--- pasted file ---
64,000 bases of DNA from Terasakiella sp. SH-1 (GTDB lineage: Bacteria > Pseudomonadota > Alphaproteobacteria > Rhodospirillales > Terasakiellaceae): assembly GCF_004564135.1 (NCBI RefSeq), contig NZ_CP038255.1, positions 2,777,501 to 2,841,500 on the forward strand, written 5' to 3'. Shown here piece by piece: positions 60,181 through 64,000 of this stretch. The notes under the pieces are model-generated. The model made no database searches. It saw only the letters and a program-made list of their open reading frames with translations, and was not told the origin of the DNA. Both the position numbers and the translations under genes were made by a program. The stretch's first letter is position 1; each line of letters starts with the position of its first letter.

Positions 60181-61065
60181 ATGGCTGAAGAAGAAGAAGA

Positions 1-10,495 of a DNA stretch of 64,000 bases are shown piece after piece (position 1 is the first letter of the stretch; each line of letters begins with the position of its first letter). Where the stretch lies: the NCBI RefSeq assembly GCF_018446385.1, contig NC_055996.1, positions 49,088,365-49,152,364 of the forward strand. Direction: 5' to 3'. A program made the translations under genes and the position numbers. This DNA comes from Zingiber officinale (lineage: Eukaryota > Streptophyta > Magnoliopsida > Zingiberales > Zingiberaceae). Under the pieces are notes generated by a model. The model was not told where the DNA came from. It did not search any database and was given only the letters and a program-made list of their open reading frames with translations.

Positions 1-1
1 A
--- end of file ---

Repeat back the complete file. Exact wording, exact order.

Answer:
64,000 bases of DNA from Terasakiella sp. SH-1 (GTDB lineage: Bacteria > Pseudomonadota > Alphaproteobacteria > Rhodospirillales > Terasakiellaceae): assembly GCF_004564135.1 (NCBI RefSeq), contig NZ_CP038255.1, positions 2,777,501 to 2,841,500 on the forward strand, written 5' to 3'. Shown here piece by piece: positions 60,181 through 64,000 of this stretch. The notes under the pieces are model-generated. The model made no database searches. It saw only the letters and a program-made list of their open reading frames with translations, and was not told the origin of the DNA. Both the position numbers and the translations under genes were made by a program. The stretch's first letter is position 1; each line of letters starts with the position of its first letter.

Positions 60181-61065
60181 ATGGCTGAAGAAGAAGAAGA

Positions 1-10,495 of a DNA stretch of 64,000 bases are shown piece after piece (position 1 is the first letter of the stretch; each line of letters begins with the position of its first letter). Where the stretch lies: the NCBI RefSeq assembly GCF_018446385.1, contig NC_055996.1, positions 49,088,365-49,152,364 of the forward strand. Direction: 5' to 3'. A program made the translations under genes and the position numbers. This DNA comes from Zingiber officinale (lineage: Eukaryota > Streptophyta > Magnoliopsida > Zingiberales > Zingiberaceae). Under the pieces are notes generated by a model. The model was not told where the DNA came from. It did not search any database and was given only the letters and a program-made list of their open reading frames with translations.

Positions 1-1
1 A